Description and Biology
Yellowjackets are about the size of a honey bee, but are yellow with black markings, more slender, and are less hairy. Like honeybees when their hives are disturbed, yellowjackets swarm out aggresively to sting whatever caused the disruption. The eastern yellowjacket, Vespula maculifrons, is the most abundant yellowjacket in North Carolina. Each year up to 40% of the eastern yellowjacket nests are parasitized by other species of yellowjackets, primarily the southern yellowjacket, Vespula squamosa. Eastern yellowjacket colonies not parasitized may reach a population of about 3,000 workers! Queens and males are produced in late summer and early fall. Males don't sting and they have noticeably longer antennae than females. A healthy colony may produce hundreds of queens each of which has the potential to found a new nest the following spring! Yellowjackets do not reuse their old nests (Apparently they do not even reuse the individual cells for new workers and queens). Only mated queens overwinter in a dry, sheltered spot. To establish a nest, each queen has to forage for food, construct the paper brood cells, lay eggs, feed the first brood of worker grubs, and defend the nest from intruders until the first offspring emerge as adults. The new workers then assume all tasks except egg laying. Nests are subterranean and usually occur under a landscape timber or some other inconspicuous place. Occasionally yellowjackets nest in an open meadow or yard so that the nest entrance is wide open. Yellowjackets line the opening, tunnel, and cavity with a gray carton. The nest proper resembles layers of paper wasp nests stacked three or four deep all of which are surrounded by a carton several layers thick.
Yellowjackets are attracted to sugar sources such as ripe fruit, nectar, and drink cans. On the benefit side, these wasps kill many insects that attack cultivated and ornamental plants. However, nests near homes may be a hazard. Unfortunately, most folks discover nests by accident when working or mowing nearby. Yellowjackets can sting repeatedly and many workers swarm out of nests aggressively when disturbed. The sting is instantly painful, and the soreness, swelling and itching may persist for days. Some folks are exceedingly allergic to bee and wasp stings. Without prompt medical attention, people hypersensitive to stings may die as a result from a yellowjacket sting.
Yellowjackets are attracted to sugar sources, such as berries, nectar, and drink cans. They also forage on protien sources such as sandwiches and deviled eggs at picnics. To avoid yellowjackets, harvest fruit as it ripens and dispose of rotten fruits where yellowjackets can not reach them.
If you can find them, it is best to eliminate yellowjacket nests at night when the wasps are inside and are relatively calm. Even then, any disturbance will result in instant activity by the colony so work cautiously but quickly, and wear protective clothing. One slow (overnight) but sure way to control a colony of yellowjackets is to use 5% Sevin dust. Dust the entrance liberally with 5 % Sevin dust (maybe two teaspoons). The next day as the workers go in and out, they pick up the dust and track it into the nest. That nest should die out in a day or two (although new adults may emerge from developing pupae for a few days thereafter). Bee and wasp sprays that shoot out 10 to 15 feet can also be directed into the nest entrance. Do not pour gasoline or other fire accelerant down a nest hole. This is extremely hazardous, environmentally unsound, and it kills plants in the vicinity.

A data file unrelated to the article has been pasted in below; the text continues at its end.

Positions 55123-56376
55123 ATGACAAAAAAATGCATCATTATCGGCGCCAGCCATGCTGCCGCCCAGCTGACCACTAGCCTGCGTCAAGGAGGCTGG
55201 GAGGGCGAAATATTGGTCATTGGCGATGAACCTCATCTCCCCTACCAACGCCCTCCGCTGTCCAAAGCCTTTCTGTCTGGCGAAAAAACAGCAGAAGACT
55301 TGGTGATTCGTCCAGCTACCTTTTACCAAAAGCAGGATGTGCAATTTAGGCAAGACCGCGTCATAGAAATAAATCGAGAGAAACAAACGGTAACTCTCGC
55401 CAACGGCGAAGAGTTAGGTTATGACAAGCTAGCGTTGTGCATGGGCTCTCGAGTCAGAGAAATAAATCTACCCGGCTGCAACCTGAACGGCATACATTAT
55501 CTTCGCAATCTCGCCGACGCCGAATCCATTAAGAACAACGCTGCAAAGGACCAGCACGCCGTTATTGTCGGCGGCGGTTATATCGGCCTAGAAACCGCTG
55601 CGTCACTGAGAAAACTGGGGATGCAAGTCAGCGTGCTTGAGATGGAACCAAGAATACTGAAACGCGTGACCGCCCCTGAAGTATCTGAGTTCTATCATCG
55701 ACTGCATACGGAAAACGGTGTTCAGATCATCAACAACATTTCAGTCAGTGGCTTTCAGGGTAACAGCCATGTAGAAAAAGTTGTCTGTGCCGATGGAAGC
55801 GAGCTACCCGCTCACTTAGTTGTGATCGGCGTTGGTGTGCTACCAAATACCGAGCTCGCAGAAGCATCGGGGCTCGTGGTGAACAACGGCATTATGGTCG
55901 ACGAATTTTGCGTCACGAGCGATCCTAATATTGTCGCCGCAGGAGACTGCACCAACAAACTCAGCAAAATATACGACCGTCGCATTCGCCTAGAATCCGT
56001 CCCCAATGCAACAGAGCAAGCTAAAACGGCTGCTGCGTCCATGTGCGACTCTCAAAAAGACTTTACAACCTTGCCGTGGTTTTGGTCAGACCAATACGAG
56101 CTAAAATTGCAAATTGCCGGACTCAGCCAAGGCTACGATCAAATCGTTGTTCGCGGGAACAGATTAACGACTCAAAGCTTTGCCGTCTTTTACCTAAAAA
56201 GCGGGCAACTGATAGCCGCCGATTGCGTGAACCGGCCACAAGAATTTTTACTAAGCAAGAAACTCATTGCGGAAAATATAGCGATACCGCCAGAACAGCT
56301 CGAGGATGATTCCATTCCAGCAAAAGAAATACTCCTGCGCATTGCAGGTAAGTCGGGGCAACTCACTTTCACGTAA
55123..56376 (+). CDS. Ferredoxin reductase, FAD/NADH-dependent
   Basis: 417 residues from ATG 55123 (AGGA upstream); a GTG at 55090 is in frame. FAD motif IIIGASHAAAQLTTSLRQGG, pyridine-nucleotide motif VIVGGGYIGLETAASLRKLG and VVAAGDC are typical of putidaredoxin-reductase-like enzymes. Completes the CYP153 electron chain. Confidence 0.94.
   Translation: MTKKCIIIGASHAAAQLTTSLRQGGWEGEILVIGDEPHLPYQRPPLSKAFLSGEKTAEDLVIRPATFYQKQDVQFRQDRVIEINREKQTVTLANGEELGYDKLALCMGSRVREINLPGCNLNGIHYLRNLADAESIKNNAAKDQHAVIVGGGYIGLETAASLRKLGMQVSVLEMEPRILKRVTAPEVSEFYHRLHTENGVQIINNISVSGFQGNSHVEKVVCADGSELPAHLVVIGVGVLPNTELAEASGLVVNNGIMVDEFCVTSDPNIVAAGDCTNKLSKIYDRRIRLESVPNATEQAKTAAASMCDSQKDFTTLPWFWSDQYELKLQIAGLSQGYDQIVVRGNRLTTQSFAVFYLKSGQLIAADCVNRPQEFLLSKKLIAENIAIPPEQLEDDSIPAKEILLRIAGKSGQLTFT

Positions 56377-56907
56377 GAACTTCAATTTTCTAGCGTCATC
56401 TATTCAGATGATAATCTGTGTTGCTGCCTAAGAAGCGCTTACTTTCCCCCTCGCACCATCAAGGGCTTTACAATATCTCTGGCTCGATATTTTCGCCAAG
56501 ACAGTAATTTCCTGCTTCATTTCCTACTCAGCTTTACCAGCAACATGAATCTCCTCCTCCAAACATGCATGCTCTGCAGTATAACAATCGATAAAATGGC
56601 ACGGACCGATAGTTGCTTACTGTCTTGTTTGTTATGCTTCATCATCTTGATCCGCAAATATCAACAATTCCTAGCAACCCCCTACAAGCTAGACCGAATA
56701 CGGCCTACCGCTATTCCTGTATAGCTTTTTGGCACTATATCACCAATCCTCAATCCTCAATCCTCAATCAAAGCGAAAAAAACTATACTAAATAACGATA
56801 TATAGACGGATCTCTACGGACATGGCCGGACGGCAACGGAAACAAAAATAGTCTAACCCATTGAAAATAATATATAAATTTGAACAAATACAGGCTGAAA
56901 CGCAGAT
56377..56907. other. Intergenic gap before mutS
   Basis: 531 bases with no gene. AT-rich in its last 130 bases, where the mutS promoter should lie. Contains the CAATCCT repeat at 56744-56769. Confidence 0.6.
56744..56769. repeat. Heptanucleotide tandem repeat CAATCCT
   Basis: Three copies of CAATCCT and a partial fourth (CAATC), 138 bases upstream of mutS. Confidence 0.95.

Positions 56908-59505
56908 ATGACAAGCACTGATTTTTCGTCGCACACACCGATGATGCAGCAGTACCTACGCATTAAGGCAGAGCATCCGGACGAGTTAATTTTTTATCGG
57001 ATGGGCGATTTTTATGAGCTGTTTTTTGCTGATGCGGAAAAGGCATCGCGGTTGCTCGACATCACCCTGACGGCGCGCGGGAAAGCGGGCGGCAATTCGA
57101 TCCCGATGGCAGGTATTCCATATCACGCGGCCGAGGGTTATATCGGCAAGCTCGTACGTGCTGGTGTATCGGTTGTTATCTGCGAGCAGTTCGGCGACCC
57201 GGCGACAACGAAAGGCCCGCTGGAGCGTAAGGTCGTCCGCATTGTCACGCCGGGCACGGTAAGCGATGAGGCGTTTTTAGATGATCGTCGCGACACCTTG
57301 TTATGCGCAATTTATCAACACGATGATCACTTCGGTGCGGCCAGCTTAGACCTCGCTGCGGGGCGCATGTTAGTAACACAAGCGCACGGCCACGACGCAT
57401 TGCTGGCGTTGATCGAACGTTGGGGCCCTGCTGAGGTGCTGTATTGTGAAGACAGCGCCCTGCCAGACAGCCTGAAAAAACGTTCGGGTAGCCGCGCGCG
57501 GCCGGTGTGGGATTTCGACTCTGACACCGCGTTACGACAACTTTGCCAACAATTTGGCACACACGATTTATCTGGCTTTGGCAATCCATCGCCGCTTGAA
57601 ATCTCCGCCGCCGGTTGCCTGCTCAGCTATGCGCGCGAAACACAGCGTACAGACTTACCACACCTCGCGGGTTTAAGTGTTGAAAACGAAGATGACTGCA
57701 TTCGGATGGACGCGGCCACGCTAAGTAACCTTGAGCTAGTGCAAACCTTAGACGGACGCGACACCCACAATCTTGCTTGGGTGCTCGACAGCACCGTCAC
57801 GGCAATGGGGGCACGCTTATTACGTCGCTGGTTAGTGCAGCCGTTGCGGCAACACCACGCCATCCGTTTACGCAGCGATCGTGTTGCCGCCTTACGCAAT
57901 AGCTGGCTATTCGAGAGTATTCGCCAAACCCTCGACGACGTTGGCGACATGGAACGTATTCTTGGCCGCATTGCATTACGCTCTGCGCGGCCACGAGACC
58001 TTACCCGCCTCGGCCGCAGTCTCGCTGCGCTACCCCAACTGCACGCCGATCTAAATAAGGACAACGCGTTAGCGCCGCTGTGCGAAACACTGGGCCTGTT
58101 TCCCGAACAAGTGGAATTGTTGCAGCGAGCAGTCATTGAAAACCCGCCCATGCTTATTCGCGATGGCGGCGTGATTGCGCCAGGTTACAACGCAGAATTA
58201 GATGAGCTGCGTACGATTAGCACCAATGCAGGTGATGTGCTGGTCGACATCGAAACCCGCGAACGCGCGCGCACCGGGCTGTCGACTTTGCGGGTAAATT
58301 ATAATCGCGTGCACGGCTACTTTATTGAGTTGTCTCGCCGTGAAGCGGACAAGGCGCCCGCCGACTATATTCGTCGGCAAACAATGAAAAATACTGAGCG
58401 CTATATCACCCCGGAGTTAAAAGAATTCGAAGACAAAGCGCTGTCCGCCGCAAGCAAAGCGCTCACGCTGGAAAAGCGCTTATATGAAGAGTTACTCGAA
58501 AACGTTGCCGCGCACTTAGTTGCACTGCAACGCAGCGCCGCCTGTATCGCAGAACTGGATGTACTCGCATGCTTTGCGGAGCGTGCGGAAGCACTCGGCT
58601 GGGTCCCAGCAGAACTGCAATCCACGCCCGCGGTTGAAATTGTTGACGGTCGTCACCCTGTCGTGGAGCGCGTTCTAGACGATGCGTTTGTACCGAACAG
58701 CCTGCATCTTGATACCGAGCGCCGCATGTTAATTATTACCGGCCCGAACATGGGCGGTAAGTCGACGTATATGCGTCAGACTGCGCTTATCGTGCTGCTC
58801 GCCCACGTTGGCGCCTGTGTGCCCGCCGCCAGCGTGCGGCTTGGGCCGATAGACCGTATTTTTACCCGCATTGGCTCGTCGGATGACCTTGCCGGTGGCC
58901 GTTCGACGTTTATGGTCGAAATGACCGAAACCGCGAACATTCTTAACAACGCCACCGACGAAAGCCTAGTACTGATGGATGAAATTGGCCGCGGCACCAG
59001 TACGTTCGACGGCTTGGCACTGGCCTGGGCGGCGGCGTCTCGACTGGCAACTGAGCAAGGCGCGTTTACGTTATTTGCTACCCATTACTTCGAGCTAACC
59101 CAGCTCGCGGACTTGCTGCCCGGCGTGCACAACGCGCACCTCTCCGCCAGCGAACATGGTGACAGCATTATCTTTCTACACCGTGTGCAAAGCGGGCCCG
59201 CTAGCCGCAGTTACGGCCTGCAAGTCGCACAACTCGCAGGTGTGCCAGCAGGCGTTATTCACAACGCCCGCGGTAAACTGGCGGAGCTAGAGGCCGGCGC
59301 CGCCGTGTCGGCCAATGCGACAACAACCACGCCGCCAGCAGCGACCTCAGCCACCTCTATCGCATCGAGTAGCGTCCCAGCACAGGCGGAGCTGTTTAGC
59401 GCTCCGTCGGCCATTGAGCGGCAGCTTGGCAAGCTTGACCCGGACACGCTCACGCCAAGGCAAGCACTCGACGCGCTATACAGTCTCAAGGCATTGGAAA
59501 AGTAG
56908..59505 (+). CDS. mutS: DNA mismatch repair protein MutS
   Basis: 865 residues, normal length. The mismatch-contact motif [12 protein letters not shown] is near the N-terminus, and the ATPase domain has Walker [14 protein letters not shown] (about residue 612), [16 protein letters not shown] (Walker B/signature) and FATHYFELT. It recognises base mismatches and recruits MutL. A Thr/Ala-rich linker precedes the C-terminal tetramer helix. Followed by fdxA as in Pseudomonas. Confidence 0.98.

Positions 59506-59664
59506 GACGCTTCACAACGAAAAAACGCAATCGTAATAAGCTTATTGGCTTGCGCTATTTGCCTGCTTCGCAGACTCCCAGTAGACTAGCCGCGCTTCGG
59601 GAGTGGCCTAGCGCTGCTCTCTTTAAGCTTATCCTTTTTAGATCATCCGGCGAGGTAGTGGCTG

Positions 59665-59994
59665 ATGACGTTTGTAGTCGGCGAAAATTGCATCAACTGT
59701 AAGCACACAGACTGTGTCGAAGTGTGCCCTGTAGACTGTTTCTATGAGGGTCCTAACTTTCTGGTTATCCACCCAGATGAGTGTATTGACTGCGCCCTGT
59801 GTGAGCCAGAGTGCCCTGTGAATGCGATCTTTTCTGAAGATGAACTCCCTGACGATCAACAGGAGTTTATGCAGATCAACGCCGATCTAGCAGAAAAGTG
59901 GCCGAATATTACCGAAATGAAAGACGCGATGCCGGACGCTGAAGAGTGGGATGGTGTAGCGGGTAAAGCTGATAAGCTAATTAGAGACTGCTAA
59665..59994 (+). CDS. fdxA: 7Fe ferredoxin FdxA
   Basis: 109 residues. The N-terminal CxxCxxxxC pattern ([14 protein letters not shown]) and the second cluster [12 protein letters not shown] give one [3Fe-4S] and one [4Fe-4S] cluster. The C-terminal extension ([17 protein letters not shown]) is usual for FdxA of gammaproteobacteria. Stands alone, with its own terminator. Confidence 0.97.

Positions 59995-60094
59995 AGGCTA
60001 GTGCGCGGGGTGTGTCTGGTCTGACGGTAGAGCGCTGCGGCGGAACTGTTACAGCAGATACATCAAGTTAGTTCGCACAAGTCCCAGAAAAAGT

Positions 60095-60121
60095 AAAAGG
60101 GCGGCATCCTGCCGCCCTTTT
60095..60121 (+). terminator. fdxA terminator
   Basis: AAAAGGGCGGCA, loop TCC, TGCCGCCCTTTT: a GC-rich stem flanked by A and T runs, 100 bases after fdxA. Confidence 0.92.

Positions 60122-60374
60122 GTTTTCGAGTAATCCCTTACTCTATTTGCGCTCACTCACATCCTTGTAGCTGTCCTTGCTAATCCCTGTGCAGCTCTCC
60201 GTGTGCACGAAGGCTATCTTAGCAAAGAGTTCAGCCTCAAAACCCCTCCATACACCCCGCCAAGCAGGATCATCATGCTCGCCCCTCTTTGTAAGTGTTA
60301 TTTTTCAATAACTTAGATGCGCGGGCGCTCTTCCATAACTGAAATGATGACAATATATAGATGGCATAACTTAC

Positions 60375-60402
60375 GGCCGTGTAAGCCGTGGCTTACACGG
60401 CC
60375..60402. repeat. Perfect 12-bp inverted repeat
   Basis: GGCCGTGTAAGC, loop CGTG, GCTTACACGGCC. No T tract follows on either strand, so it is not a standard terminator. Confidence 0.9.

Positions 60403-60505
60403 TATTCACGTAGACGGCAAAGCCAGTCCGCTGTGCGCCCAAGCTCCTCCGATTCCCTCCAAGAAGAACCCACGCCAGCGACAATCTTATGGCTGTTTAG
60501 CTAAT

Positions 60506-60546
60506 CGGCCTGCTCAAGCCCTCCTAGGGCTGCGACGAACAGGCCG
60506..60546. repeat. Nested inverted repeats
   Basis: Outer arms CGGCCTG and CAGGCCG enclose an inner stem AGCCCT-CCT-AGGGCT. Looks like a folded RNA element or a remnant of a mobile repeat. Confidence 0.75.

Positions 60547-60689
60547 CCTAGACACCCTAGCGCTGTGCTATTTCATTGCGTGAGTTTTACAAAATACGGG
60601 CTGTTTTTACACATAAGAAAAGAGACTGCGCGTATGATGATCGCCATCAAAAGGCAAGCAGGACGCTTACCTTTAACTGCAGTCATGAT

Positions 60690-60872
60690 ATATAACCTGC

Commercial traps advertized for yellowjacket control were developed for Vespula pennsylvanica, a yellowjacket species that occurs out west (in spite of its specific name). The pheromone used in the commercial traps works well for that species but not for our two most prevalent species, the eastern yellowjacket and and southern yellowjacket.
A simple trap using a small piece of raw meat or fish as bait suspended over a pan of soapy water can be quite effective in lowering populations of yellowjackets in local areas. The foraging wasps often "bite off more than they can chew" and drop down as they start to fly away. Once they hit the water, the wasps sink and drown. However, dogs, cats, and other mammals can be attracted to the bait as well so some ingenuity may be required to avoid that unwanted predation. The bait will have to be replaced regularly as yellowjackets are not attracted to rotten meat.
Sometimes, however, it is not possible to find the nest. Aerosols of “flying insect spray” can temporarily protect an area for foraging yellowjackets, These aerosols usually contain various pyrethroids. Try to purchase an aerosol that in addition to the pyrethroid also contains PBO, a synergist that greatly enhances quick knock down.
- Controlling Bald-Faced Hornets and Yellowjackets in and Around Structures, Biting and Stinging Pests. Waldvogel, M., P. Alder, and S. B. Bambara. 2018.
- Common name: yellowjackets and hornets, scientific name: Vespula and Dolichovespula spp. (Insecta: Hymenoptera: Vespidae). Grissell , E. E. and T. R. Fasulo. 2013 (revised). Featured Creatures, Entomology & Nematology. FDACS/DPI, EDIS, UF|IFAS. Publication Number: EENY-81.
- Vespula. Kimsey, L. S. et al. 2021. North American Hornet Screening Tool.
- Yellowjackets of America North of Mexico. Akre, R. D., et al. 1980. U.S. Department of Agriculture, Agriculture Handbook No. 552, 102 pp.
- Extension Plant Pathology Publications and Factsheets
- Horticultural Science Publications
- North Carolina Agricultural Chemicals Manual
For assistance with a specific problem, contact your local Cooperative Extension Center.
This Factsheet has not been peer reviewed.
Publication date: April 5, 2016
Revised: June 22, 2021
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